Laura started running from scratch in 2016 and has already racked up 8 challenging marathons across the world, with her sights now set on ultra-marathons.
She started running after agreeing to run the Everest Marathon in 2017, blaming a few glasses of wine for her temporary lack of judgment, and despite having never covered more than 5km. As the reality set in the next day, she quickly started to train hard with the Everest Marathon as her main goal.
What followed, was an unlikely love of running after the initial doubts that covering 42km would ever be possible. Seven months after buying her first pair of trainers, she was at the start line of the London Marathon, and what felt like many hours later, she’d crossed the finish line. She well and truly had the running bug, and set herself a challenge to run 7 marathons around the world in under one year, which she completed in March 2018, less than 11 months after London.
One month after London, she was at Mount Everest Basecamp, at 5,300m for what is officially The World’s Highest Marathon. Laura runs a luxury adventure travel company, Monix Adventures, and the Everest marathon idea itself was conceived by a client and friend who wanted to run one marathon in his life and wanted it to be spectacular. Too good an opportunity to miss, Laura jumped at the chance of being his running partner. The course followed a mix of scree, rock, and gravel for 26 miles, nearly all above 4,000 metres.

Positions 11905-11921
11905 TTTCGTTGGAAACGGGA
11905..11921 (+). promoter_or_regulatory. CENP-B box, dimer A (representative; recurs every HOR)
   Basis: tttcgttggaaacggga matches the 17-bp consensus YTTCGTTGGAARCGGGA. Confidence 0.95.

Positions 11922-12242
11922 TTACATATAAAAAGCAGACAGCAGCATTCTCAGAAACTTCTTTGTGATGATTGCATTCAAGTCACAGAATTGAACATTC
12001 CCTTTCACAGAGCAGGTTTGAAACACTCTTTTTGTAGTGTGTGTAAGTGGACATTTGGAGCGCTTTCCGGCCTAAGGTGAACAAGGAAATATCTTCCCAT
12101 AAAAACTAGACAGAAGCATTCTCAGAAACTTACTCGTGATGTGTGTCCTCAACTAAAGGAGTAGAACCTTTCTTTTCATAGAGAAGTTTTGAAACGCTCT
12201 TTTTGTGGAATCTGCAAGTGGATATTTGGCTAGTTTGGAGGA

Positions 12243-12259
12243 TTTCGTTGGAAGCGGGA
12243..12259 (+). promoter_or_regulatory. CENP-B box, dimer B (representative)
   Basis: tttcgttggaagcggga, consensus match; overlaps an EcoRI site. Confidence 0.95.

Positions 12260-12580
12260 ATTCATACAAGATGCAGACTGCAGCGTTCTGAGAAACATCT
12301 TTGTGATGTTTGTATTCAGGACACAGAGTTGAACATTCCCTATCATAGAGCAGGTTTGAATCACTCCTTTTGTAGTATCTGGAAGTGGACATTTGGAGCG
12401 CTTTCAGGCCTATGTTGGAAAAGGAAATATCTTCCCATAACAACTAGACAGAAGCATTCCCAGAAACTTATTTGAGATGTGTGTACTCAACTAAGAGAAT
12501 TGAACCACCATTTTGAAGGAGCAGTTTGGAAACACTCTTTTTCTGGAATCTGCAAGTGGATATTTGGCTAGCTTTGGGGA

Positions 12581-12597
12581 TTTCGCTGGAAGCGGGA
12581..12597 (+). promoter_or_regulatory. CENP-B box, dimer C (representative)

Just 2 weeks after returning home, she was in Canada for the Banff Marathon, which ended in hospital with a knee injury and a DNF. It was a huge blow, but after a summer of rest and strengthening, she was back in the race in September for the Patagonia Marathon, aptly known as The Race At The End Of The World. Windspeed clocked 100km/h (headwind, unfortunately), but after a solid battle, another marathon was completed.
Next on the agenda was the Rottnest Island Marathon in Western Australia in October, which was very hot. Then the Seattle Marathon in November, which was cold and wet. The sixth marathon was the Yukon Arctic Ultra which follows the frozen Yukon River and is known as the World’s Coldest Race. Temperatures were -36c on race day, which was a stark contrast to the 7th and final marathon of the challenge, the Kilimanjaro Marathon, where it was around 65 degrees warmer.
Not content with the seven marathons, Laura continues to enter mountain marathons and is now training for her first Ultra’s later this year. Her next goal is to complete the OCC of the Ultra Trail du Mont Blanc as well as set her sights at going back to Everest to complete the Everest Ultra in 2020.